Irish Summits:

– Anselm Murphy (May 2011)


Irish Attempts (No Summits):

– Noel Hanna (2017)
– Noel Hanna (2018)

Irish Summits:

– Domhnall O’Dochartaigh (May 2009)
– Cian O’Brolchain (May 2017)
– Linda Blakely (May 2018)
– Robert Smith (May 2019)
– Darragh Ó hAodha (May 2024)


Irish Attempts (No Summits):

– Christopher Jones (2011)
– Domhnall O’Dochartaigh (2012)
– Jason Smith (2014)
– Kevin Hynes (2016)
– Robert Smith (2016)
– Robert Smith (2017)

Note 1: Linda Blakely from Armagh in Northern Ireland reached the summits of both Everest and Lhotse within 24 hours in May 2018. Robert Smith from Tyrone in Northern Ireland done the same in May 2019 and Darragh Ó hAodha from Cork became the first from Republic of Ireland to complete an Everest-Lhotse double within 24 hours in May 2024. 

Note 2: Kevin Hynes stopped short of the summit by 50m in 2016 due to one of their climbing team suffering a fatal fall down the Lhotse face. 

Note 3: Noel Hanna is in the Himalayan Database for Lhotse & Everest in 2021, however he did not make an attempt on Lhotse that year.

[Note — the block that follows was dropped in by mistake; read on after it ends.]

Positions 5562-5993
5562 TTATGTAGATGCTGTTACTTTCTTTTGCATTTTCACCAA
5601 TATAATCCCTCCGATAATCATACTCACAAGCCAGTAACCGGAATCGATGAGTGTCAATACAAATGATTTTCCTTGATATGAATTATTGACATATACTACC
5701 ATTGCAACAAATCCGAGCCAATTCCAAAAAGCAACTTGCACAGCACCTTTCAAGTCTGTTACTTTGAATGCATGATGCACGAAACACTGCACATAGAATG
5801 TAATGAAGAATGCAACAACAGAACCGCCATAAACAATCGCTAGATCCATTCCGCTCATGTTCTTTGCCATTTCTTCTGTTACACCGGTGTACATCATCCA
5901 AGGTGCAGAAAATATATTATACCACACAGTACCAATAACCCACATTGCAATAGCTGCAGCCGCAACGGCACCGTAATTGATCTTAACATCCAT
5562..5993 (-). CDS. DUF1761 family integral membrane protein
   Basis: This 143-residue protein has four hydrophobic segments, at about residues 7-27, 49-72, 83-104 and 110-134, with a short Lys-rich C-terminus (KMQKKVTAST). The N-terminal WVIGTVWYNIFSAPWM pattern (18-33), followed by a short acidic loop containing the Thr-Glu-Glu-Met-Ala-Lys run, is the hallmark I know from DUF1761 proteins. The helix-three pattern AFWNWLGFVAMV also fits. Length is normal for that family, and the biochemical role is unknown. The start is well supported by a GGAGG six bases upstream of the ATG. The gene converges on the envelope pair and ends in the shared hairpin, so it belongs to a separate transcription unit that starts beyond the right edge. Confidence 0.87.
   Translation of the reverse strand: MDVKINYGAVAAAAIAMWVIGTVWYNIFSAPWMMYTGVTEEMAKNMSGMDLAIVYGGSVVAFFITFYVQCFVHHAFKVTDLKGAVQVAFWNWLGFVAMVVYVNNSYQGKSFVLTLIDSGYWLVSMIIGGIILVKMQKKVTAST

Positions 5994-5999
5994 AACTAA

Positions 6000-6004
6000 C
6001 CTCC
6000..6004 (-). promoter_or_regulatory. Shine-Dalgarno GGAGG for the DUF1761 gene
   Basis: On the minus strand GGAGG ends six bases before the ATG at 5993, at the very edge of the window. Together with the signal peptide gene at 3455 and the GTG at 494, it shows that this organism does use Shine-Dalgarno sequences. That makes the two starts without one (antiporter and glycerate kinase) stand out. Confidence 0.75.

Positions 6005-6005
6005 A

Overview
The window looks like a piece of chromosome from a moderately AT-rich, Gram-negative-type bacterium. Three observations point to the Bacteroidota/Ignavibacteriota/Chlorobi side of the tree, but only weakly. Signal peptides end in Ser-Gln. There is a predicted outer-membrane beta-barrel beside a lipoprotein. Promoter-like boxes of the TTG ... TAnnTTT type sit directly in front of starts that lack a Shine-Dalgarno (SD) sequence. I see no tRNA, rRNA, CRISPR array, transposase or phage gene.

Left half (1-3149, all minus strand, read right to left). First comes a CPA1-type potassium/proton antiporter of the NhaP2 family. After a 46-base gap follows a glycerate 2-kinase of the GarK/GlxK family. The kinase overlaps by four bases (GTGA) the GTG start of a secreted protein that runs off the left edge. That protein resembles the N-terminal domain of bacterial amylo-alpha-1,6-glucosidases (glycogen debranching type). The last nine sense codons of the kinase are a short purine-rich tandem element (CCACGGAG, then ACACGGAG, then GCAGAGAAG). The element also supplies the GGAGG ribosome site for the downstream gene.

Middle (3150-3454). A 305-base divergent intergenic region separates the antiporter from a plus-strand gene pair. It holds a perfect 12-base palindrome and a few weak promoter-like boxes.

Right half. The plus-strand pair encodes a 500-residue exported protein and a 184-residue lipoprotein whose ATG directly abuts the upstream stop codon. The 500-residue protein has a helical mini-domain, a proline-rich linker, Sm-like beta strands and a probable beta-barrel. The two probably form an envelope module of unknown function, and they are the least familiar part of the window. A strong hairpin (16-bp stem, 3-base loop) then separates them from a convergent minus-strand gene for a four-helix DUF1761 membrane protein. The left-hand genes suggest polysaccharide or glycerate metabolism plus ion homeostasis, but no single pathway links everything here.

Irish Summits:

– None


Irish Attempts (No Summits):

– Terry Mooney (1984)
– Terry Mooney (1988)
– Calvin Torrans (1989)
– Robert Smith (2010)
– Jonathan ‘Duke’ Ruane (2023)

Irish Summits:

– Pat Falvey (May 1998) [No O2]
– Gavin Bate (May 1998) [No O2]
– Damian Ryan (Sep 1998)
– Richard Dougan (May 2002)
– Humphrey Murphy (May 2002)
– Grania Willis (Sep 2004)
– Roger McMorrow (Sep 2005)
– Nigel Hart (Sep 2005)
– Michael O’Dwyer (Sep 2005)
– Patrick Doyle (Oct 2006)
– Anselm Murphy (Oct 2007)
– Kieran Lally (May 2010)
– Fergal Savage (Oct 2011)
– Cian O’Brolchain (Oct 2011)
– Robert Smith (Oct 2011)
– Kevin Trundle (Oct 2013)


Irish Attempts (No Summits):